(This is a guest post from my personal blog – www.saintdepraved.com. I usually try to keep them separate but this post seems to fit both. The series this led to will only show up at Saint Depraved.)
Why do we love TV’s most deeply flawed characters?
Fast Company and the study it referenced summarized it this way:
When we sympathize with a character’s motivations for committing a heinous act, we’re likely to excuse that character’s actions.
I would add this.
We like these characters because like these characters we too are deeply flawed.
These characters are like us. Continue Reading…
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In our home midnight movies are a rite of passage.
Since today is my youngest son’s 13th birthday, and since Man of Steel opened today, last night was his first midnight movie!
Happy birthday son!
I really enjoyed the Father and Son dynamic – both with Jor-El and Kal-El and with Jonathan Kent and Clark Kent – and enjoyed sharing Superman with my son, Jesse.
But, since this is Reel Parables, we can’t ignore the “Jesus is Superman” conversation.
So, with that said, queue the Superman is Jesus sermon illustrations in 3, 2, 1… (I joke, sort of.)
I tend to like movies that don’t *try* to be Reel Parables. My problem with Superman movies is that they tend to be obvious. This isn’t bad, but I am more interested in movies that are not obvious Reel Parables.
Regardless, Man of Steel does have some great Reel Parable moments.
Yes, Zack Snyder plays up the religious (and I would argue Christian) imagery and even the savior heritage of Superman canon.
Here are a few I noticed:
The Father sending his Son (not original to this movie).
Kal-EL/Clark/Superman is not of this world.
His Father sent him here to help us, protect us, and to give us hope.
Even in this movie the Jor-El tells his son that he is “both” human and alien. He is not only Kryptonion (is that a word?) but he is also human (because Johnathan and Martha Kent raised him).
He is not just a “god” but he is also a man.
Jor-El and Kal-El
The use of El is significant. El is an old word that means God, Deity, etc. The use of El is used a LOT in the Old Testament.
Elohim – God the Creator, God the mighty, God is strong.
El Shaddai – God Almighty.
El Elyon – God the Most High.
El Roi – God sees.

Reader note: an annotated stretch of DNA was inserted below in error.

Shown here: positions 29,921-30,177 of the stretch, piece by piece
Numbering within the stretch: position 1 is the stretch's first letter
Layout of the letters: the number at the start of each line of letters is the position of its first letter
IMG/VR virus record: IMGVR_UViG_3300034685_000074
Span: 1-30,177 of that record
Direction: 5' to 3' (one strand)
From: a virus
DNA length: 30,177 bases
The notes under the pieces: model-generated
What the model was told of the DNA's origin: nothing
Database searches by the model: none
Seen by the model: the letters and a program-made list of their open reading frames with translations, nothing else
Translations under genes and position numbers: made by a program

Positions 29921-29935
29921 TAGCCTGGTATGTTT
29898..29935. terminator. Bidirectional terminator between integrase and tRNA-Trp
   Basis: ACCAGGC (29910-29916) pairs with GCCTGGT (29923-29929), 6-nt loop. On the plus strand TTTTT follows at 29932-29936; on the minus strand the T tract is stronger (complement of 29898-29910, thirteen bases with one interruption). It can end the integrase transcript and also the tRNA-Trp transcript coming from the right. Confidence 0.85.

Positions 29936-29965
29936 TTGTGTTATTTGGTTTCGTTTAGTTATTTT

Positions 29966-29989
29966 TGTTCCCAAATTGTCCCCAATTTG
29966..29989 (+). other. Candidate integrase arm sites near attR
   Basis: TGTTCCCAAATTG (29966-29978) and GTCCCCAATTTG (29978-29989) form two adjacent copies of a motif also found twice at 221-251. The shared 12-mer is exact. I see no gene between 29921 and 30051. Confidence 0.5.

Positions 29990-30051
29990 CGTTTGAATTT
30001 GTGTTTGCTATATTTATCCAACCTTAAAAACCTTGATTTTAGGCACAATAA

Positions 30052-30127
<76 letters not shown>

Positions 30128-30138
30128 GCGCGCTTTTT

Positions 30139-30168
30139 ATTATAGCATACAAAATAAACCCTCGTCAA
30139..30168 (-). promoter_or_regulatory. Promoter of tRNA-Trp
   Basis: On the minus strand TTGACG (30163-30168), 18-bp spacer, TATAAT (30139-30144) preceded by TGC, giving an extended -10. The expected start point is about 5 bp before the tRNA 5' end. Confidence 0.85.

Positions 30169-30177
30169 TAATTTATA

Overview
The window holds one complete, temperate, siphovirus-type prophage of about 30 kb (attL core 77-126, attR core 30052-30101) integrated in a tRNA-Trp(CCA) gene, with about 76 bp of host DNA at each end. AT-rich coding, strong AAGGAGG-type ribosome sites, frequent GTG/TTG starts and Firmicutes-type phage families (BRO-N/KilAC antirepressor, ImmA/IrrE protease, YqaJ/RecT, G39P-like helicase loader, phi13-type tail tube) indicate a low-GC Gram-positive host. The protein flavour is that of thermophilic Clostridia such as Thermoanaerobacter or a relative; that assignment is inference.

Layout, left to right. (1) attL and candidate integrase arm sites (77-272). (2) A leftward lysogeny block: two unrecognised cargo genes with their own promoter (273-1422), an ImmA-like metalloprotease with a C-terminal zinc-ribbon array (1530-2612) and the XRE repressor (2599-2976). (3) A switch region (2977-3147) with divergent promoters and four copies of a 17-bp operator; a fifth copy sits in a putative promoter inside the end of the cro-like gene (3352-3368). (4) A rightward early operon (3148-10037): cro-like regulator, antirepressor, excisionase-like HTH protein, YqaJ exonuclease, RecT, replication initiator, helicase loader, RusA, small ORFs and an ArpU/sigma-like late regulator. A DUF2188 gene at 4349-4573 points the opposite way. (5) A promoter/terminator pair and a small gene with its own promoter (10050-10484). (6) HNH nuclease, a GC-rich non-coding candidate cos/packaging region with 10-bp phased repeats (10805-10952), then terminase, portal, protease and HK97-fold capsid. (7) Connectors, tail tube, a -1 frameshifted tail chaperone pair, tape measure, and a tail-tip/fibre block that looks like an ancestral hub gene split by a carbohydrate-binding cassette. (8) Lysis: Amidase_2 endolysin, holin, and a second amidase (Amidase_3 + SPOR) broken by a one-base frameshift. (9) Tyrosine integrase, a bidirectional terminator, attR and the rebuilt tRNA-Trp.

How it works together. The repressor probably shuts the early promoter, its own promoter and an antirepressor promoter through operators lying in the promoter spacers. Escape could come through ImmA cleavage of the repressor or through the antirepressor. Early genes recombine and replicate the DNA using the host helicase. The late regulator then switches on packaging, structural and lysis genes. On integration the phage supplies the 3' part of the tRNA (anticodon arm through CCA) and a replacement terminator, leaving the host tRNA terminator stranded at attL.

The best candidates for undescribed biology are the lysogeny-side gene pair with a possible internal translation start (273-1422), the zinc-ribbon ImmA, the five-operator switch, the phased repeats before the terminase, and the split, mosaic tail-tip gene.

El Olan – The everlasting God.
El – Gibhor – Might God.
Superman is certainly strong and mighty. Couple this with Jor-El’s statement that Kal-El can save Lois, and indeed save them all. (And you gotta love the “Jesus” pose as he floats off in space to save her…)
The use of “light” (like the Biblical writer John).
I’m not sure if this one is a stretch or not but I feel like there is something there. The use of “light” like John used in his gospel and epistles seems to be mimicked here.
Maybe this can be fleshed out a bit later…
The King visuals. Not as obvious as some of the other items but still there.
The royal blue and royal red.
The royal red cape.
And did you notice Clark’s t-shirt when he was in his dream state with Zod? He was wearing a Royals t-shirt.
A possible shout out to the “King of Kings?”
Clark’s age – 33, like Jesus when he was crucified (per tradition).
The Church scene – Clark’s “garden of Gethsemane.”
This is the most obvious and blatant use of the biblical narrative (Reel Parable).
The stained glass in this scene shows Jesus praying in the Garden of Gethsemane while Clark admits that he is the one Zod is looking for.
He also admits that he does not know if he trusts humans or if he should turn himself in, etc.
As with Jesus praying for this “cup to pass” this is Clark’s same struggle.
Will he, like Jesus, offer himself as a sacrifice?
Personally this is the most powerful Reel Parable in this movie.
Clark’s age and the church scene are the most blatant use of the Jesus story in my opinion. And, to my knowledge, this is the first movie to use those two items.
Did Snyder try to write a “Jesus story?” I don’t think so. But he has been “honest” with the Superman story which has many, many, many similarities to the biblical Jesus story.
Did you catch anything else?
This Reel Parable has major spoilers, and I mean major.
Major like “did you know that Qui-Gon Jinn dies at the end of Star Wars Episode I?” major.
This movie bible study assumes that you have seen Wreck it Ralph or don’t care if we spoil it for you.
We warned you…
Part 5 – Sharing God’s Story with Wreck it Ralph – Savior
Part 5 – Sharing God’s Story with Wreck it Ralph
How do you know that Ralph truly loved Vanellope? They fought. They argued. They hurt each other’s feelings.
So how do we know he really loved her?
Because he was willing to die for her.
My commandment is this – to love one another just as I have loved you. No one has greater love than this—that one lays down his life for his friends.
While almost everything King Candy said was a lie (that deceiver!) what he said about Vanellope leaving the game was true. Because of her glitch she could not leave the game. Anyone else could simply leave the game.
She could not.
We see that this is true when Sugar Rush is about to be destroyed.
The aliens from Hero’s Duty have taken over. They are destroying everything and trying to devour everyone.